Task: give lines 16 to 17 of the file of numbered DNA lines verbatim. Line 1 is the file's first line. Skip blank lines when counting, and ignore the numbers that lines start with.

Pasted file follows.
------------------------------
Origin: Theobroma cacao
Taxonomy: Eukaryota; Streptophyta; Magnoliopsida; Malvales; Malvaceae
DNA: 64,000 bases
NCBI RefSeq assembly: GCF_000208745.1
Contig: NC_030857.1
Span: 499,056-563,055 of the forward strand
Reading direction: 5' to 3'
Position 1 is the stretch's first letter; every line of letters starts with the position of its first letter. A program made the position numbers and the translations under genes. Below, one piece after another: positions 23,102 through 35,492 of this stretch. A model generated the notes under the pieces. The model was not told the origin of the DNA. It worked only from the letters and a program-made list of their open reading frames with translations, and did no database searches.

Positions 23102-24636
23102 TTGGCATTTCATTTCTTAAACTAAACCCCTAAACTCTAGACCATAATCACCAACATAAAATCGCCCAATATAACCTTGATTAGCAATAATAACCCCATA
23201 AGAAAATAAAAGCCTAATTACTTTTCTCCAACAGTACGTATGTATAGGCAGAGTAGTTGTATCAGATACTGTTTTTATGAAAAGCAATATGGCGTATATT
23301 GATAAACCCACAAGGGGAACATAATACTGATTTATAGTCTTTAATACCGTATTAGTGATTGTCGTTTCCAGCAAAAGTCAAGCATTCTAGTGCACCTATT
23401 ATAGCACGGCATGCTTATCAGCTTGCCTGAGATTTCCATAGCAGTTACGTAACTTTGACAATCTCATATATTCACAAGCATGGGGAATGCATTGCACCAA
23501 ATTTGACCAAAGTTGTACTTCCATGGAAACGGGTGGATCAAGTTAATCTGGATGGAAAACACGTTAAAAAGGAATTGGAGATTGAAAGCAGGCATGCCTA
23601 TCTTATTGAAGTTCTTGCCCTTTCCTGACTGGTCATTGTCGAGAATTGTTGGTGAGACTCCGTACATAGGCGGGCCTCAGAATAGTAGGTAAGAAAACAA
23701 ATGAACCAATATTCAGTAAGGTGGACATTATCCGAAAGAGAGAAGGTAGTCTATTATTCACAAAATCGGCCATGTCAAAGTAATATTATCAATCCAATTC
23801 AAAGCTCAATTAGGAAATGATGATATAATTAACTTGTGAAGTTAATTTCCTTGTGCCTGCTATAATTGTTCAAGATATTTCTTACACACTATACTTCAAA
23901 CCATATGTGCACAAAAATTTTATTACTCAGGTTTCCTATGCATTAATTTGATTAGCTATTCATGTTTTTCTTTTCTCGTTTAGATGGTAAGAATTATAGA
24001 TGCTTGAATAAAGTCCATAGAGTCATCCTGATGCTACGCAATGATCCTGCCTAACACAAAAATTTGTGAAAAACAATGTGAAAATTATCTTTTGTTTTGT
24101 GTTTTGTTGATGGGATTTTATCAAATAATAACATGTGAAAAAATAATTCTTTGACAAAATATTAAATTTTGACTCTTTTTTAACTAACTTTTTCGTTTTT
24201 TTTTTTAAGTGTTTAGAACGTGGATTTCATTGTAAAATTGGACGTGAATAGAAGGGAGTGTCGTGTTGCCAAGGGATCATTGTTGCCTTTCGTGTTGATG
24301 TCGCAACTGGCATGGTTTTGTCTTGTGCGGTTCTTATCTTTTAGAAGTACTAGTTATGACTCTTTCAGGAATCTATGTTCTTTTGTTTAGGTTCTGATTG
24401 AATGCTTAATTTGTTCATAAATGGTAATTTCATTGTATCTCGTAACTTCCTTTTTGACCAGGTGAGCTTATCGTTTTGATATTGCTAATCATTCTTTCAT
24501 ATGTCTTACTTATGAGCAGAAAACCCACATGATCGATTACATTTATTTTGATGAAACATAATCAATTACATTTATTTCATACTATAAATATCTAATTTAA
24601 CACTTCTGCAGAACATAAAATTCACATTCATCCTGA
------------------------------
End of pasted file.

23701 ATGAACCAATATTCAGTAAGGTGGACATTATCCGAAAGAGAGAAGGTAGTCTATTATTCACAAAATCGGCCATGTCAAAGTAATATTATCAATCCAATTC
23801 AAAGCTCAATTAGGAAATGATGATATAATTAACTTGTGAAGTTAATTTCCTTGTGCCTGCTATAATTGTTCAAGATATTTCTTACACACTATACTTCAAA